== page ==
REGINA - Official Opposition Leader Ryan Meili and Critic for Seniors Matt Love - standing outside Extendicare Parkside in Regina - called on Premier Scott Moe to accept all findings of the Ombudsman's investigation report: Caring in Crisis: An investigation into the response to the COVID-19 outbreak at Extendicare Parkside. Further, Meili and Love called on the Premier, former Health Minister Jim Reiter and current Health Minister Paul Merriman to apologize to those who lost loved ones at Extendicare Parkside.
“Both the government and ECI share the blame for the outbreak that took so many lives. This for-profit relationship has failed our seniors, their families and the hard-working staff at Extendicare Parkside,” said Love. “But the Ombudsman also makes it clear that the problems in long-term care go far beyond this one horrific outbreak when she calls on the government to ‘make meaningful and lasting systemic and structural improvements to Saskatchewan’s long-term care system.’ The Saskatchewan NDP believes that should include the end to for-profit care in Saskatchewan.”
Through the course of the outbreak at Extendicare Parkside, 194 of 198 residents contracted COVID-19, as well as 132 staff at the facility. 20% of residents lost their lives. Amongst the most damning findings of the Ombudsman include:
- “The Ministry, the Authority and Extendicare have been aware of Parkside’s overcrowded rooms, crowded office areas and break rooms, narrow hallways, and lack of adequate storage for over a decade”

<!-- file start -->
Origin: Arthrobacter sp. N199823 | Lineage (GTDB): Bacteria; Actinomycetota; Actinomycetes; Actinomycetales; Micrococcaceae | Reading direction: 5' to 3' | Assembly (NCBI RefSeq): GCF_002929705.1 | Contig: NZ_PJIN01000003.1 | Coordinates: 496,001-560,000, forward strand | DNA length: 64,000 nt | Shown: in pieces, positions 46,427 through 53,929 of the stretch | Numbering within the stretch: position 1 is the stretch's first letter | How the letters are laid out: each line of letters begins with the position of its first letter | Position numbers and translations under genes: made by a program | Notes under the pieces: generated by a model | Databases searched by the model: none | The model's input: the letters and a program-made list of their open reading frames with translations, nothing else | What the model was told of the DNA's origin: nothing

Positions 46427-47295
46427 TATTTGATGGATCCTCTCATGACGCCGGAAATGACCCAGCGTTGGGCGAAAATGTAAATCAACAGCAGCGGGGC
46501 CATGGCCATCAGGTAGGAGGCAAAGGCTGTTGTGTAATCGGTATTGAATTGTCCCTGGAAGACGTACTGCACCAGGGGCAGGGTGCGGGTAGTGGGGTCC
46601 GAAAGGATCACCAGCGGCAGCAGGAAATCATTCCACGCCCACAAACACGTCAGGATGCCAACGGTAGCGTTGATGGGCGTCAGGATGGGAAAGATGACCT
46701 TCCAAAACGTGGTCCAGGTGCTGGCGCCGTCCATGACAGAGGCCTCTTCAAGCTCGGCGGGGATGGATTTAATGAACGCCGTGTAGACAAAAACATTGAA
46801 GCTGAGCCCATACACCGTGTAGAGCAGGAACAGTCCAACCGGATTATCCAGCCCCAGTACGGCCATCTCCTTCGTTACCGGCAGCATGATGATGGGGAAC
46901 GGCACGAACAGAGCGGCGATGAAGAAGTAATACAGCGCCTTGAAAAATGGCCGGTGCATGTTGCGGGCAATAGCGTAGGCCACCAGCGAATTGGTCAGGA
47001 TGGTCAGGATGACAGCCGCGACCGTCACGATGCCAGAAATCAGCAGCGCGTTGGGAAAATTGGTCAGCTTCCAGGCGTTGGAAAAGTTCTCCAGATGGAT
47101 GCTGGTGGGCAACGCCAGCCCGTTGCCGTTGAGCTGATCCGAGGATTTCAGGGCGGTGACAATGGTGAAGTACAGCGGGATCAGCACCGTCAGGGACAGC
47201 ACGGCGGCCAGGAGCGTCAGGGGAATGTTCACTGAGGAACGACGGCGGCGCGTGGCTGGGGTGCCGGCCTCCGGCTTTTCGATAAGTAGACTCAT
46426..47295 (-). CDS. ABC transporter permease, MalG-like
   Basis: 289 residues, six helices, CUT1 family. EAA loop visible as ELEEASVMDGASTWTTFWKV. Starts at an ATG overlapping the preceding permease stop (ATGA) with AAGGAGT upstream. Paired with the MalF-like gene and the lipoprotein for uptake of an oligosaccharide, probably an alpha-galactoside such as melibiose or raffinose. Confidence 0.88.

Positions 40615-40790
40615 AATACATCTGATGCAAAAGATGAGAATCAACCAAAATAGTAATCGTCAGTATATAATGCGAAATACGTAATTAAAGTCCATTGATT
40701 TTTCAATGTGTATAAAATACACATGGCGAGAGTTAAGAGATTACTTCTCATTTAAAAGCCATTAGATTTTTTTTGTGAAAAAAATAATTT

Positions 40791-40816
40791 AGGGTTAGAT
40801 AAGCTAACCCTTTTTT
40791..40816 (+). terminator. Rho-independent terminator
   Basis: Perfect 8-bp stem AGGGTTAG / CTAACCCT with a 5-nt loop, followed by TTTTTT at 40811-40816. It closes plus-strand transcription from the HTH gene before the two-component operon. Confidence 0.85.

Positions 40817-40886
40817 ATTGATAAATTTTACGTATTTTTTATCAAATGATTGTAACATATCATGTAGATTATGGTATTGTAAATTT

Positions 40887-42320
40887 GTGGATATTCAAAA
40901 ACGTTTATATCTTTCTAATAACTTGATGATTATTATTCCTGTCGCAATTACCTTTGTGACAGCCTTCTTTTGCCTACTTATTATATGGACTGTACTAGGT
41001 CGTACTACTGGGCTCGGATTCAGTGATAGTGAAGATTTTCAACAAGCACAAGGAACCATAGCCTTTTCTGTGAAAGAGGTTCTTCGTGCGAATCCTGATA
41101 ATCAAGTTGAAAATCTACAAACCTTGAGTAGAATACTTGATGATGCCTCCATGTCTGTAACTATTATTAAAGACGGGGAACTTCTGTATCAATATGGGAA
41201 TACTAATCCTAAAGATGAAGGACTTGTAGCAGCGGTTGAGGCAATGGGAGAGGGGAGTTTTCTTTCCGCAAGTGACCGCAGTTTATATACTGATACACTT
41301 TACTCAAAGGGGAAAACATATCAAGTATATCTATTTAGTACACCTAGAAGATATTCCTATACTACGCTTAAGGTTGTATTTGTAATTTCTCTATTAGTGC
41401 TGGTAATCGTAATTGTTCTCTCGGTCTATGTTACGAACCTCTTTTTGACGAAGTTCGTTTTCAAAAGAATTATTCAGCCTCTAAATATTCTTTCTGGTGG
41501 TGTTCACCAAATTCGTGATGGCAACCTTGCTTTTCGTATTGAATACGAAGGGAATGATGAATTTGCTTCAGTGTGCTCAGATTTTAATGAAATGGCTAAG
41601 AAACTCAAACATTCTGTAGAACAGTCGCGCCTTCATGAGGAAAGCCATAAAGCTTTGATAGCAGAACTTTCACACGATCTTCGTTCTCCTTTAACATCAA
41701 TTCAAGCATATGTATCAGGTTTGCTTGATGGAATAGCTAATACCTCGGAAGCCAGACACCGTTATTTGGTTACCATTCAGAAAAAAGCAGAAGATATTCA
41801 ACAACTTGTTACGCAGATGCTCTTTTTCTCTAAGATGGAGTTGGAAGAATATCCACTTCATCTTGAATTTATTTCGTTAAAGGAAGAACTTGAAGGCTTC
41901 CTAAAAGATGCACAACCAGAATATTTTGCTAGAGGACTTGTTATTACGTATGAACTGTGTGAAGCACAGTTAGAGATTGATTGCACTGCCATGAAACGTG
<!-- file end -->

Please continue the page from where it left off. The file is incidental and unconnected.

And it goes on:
- Neither the SHA nor Extendicare “took meaningful, proactive and effective steps” to mitigate against the threat of an outbreak at Parkside Extendicare
- “While the Ministry had the legal authority to impose gathering limits on the long-term care sector, it took no role or responsibility for ensuring they could be implemented”
“I want to thank Mary McFadyen for her work on behalf of Saskatchewan families. Her investigation report confirms that the 46 deaths at Extendicare Parkside were the result of the Sask. Party’s chronic failure to care for Saskatchewan seniors,” said Meili. “Scott Moe, Jim Reiter and Paul Merriman all made decisions that cost far too many people their lives. The legacy of this tragedy must be legislated minimum standards of care, a commitment to high quality publicly-funded and administered long-term care, and a full public inquiry into the government’s handling of the COVID-19 pandemic.”